City of Pittsfield Sets Public Forum on Homelessness
PITTSFIELD, Mass. — Following weeks of conversation about homelessness, the city will be holding a virtual forum with its community partners on the issue.
The panel will be broadcast on Pittsfield Community Television on Thursday, Oct. 13, at 6 p.m. Residents with questions can submit them to email@example.com by Oct. 6.
Digital fliers for the event read: "What’s the plan to help our unhoused neighbors?" and "Panhandling is a concern. Here is what we can and can't do."
The announcement of the forum follows the City Council's referral of a petition from Ward 5 Councilor Patrick Kavey asking for an update on the initiatives the city is undertaking to address homelessness to Mayor Linda Tyer.
Petitions relating to homelessness from Ward 2 Councilor Charles Kronick have been rejected over the last couple of council meetings.
Kronick has asserted that homeless encampments are causing a decline in neighborhoods and that the campers have no right to public places like Springside Park because it is owned by taxpayers.
He has had two unsuccessful petitions on the topic: one requesting a public hearing on the encampments, and another to postpone all of the Parks Departments' future funding requests and grant approvals until the prohibiting of camps in Springside Park is enforced.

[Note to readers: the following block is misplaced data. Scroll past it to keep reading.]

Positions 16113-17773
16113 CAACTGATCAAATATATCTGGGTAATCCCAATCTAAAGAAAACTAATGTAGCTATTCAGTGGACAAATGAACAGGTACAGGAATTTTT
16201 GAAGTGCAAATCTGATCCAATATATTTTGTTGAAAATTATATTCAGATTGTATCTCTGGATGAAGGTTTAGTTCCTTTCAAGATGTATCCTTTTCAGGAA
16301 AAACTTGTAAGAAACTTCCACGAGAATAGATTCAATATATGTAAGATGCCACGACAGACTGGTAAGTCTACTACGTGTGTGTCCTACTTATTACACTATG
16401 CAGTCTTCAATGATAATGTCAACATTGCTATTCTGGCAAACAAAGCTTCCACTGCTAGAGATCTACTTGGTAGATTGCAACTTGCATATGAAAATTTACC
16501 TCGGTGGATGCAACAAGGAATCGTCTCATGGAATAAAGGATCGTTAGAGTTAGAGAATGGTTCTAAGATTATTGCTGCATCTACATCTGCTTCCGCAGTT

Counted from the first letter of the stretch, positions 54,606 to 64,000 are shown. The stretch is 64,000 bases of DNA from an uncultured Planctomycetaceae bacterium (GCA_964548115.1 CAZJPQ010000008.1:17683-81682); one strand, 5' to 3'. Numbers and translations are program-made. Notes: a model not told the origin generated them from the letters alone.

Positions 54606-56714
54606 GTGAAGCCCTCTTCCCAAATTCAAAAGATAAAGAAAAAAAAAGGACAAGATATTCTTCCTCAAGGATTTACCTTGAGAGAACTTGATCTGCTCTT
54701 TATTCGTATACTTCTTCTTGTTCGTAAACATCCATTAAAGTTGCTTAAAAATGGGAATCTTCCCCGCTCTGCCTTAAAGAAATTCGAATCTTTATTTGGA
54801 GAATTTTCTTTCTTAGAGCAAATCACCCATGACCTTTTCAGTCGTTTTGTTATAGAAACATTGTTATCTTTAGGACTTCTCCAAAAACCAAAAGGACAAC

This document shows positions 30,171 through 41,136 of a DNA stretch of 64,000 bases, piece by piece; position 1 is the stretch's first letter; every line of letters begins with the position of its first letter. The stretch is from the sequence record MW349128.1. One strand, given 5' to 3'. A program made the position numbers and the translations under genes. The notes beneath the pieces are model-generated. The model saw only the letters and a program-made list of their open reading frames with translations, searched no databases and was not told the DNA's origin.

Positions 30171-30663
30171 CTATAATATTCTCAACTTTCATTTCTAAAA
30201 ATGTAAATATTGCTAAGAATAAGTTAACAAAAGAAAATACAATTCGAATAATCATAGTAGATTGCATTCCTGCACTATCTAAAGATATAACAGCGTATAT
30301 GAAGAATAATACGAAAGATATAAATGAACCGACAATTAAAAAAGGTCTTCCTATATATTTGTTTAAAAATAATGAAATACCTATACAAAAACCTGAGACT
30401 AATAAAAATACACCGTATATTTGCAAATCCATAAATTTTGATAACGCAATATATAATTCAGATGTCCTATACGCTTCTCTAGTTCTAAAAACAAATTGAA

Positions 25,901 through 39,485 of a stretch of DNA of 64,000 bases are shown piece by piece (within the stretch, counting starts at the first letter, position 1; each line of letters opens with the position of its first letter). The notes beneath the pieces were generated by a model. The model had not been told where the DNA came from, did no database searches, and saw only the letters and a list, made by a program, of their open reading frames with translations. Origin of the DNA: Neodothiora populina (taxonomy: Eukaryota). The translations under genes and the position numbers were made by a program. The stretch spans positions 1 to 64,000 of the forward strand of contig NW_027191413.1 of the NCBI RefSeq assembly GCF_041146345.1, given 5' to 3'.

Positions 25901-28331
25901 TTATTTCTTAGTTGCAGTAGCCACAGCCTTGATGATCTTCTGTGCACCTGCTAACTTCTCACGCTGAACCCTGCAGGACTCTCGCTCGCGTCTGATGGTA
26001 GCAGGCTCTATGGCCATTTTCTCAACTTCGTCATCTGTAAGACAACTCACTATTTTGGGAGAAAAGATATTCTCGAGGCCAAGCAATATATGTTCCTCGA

Councilors were concerned that a public hearing would provide a forum for hearsay and disrespectful rhetoric and saw Kronick's petition to withhold Parks Department funds until the population is evacuated from Springside as an attack.
The first failed with no conversation and the second sparked responses from other councilors.
"This petition, to me, reads as an attack on homeless people, people who are poor," Councilor at Large Earl Persip III said.
"This is not a productive petition. This is not helpful. This petition has nothing to address the issue at hand and in the city of Pittsfield we're not going to criminalize poverty," Ward 6 Councilor Dina Guiel Lampiasi said.
The city recently allocated $8.6 million in American Rescue Plan Act funds for housing initiatives.
It is divided into $354,500 for the Fenn Street Emergency Shelter; $6.5 million for Pittsfield Permanent Supportive Housing and Housing Resource Center; $750,000 for White Terrace Apartments; $500,000 for an affordable housing trust; and $500,000 for the mayor's At Home in Pittsfield program.
The largest allocation will go toward eight units of permanent supportive housing on the second floor of Zion Lutheran Church's hall and a 28-unit transitional housing project at 111 West Housatonic St.